OECD: three “crazy” scenarios for the evolution of humanity in the post-like era

One of the future scenarios states that most of human life will take place in virtual reality space.

The OECD, the Organization for Economic Co-operation and Development, shares its vision for the post-pandemic in its World Scenarios 2035 report. Alas, the “new reality” is described in dark colors. It is emphasized that “the incredible will look possible at a time when every country must be prepared for the unexpected.”

In fact, in the future, in a rather grim reality, states will increasingly face rapid change and uncertainty, and therefore will have to have groups that assess (predict) the problems of the near future at the central government level.

Regarding these scenarios, which could affect the world in unpredictable ways over the next 15 years, in the first, the OECD describes a “multifaceted world” in which humanity will be formed in many separate and largely parallel clusters, each of which will operate within its digital ecosystem with its own infrastructure to maintain its autonomy, protect itself from outside interference and promote the development of the local economy.

The second scenario, schematically titled “virtual worlds,” traces a scenario of the future in which most of human life – whether work or play – will take place in virtual reality spaces. In fact, experts say, the pressure on people to create such digital spaces will be enormous, and governments will be able to control what freedoms citizens are allowed to enjoy in this virtual universe.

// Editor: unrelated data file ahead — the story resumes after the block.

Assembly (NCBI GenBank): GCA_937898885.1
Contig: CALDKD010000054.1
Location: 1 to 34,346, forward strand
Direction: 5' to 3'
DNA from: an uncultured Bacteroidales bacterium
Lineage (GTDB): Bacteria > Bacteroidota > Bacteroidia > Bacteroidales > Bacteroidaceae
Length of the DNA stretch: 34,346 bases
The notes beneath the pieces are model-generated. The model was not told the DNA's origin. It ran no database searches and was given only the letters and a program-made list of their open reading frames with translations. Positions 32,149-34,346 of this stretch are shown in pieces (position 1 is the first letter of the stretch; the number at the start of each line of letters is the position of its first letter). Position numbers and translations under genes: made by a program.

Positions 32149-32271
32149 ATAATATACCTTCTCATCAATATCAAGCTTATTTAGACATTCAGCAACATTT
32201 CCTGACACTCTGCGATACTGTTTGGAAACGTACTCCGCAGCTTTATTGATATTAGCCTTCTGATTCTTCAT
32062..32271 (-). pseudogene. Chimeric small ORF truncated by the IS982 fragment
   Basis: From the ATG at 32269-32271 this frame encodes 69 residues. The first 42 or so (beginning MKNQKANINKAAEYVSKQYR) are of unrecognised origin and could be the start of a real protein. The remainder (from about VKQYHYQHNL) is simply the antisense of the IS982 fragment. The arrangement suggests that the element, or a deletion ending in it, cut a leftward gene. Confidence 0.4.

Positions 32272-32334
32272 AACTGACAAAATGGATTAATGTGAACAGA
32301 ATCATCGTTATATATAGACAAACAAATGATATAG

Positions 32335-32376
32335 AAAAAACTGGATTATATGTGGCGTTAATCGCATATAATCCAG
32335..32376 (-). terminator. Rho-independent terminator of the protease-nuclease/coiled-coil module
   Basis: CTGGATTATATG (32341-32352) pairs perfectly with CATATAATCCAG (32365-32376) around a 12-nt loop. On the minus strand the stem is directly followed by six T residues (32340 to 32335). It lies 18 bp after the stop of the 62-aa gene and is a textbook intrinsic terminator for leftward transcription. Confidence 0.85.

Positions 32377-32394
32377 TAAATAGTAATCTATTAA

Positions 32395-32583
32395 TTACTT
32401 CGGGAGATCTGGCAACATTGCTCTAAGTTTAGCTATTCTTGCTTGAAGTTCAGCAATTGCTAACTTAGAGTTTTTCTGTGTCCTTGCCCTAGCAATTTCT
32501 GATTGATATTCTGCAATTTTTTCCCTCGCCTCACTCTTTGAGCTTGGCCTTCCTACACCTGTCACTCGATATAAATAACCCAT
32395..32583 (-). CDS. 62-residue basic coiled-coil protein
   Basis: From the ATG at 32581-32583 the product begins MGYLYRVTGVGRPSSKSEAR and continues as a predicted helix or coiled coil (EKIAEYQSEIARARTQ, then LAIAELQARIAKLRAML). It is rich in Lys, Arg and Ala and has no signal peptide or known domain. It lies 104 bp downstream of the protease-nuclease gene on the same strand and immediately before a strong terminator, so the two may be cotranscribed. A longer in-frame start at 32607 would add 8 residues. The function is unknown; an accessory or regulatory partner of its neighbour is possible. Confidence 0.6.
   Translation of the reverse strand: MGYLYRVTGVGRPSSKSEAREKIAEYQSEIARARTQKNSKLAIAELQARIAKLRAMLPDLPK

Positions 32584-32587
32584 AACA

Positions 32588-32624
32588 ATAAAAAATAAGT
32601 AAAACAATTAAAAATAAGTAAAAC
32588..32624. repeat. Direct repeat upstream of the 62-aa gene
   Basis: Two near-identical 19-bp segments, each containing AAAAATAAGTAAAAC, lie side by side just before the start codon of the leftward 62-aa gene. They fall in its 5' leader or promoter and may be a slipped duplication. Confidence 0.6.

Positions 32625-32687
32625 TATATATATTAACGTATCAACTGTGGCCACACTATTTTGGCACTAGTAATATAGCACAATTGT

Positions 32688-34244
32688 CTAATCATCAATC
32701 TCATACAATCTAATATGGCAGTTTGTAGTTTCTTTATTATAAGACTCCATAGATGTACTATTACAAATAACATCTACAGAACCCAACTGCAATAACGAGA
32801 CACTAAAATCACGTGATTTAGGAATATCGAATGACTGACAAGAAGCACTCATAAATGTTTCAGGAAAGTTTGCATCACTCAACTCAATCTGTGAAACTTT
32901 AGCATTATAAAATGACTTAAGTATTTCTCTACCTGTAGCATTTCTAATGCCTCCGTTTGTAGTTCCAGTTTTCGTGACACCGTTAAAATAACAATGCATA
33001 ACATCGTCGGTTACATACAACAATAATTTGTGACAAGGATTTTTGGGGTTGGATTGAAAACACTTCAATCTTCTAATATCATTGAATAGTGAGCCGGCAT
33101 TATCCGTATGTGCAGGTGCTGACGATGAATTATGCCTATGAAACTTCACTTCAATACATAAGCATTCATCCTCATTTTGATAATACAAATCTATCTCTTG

In the third, the “vulnerable world” scenario, humanity will be faced with technology that will evolve even faster than expected. Thus, people will face critical threats to their existence that will require unprecedented global cooperation to protect the vital common interests of the population.

Finally, according to the OECD organization, breakthroughs made in areas that are currently considered problematic, such as reducing greenhouse gas emissions, will not prevent further environmental degradation.

In addition, as noted, the COVID-19 pandemic has led to the fact that the number of unemployed worldwide by 2022 will exceed 200 million people, according to the report of the International Labor Organization (ILO). It is noted that the recovery in employment will occur in the second half of this year, although it will be uneven, due to limited access to vaccines in some countries.

“The decline in employment and working hours has led to a sharp drop in labor income and a corresponding rise in poverty,” – emphasized in a report published on the ILO website. According to the organization, more than 100 million workers today are classified as people below the poverty line.

“Five years of progress in eradicating working poverty have been canceled out,” the report said. The ILO also proposes a formulated labor market recovery strategy that includes job creation and household income support. Otherwise, the collapse cannot be avoided, economists say.





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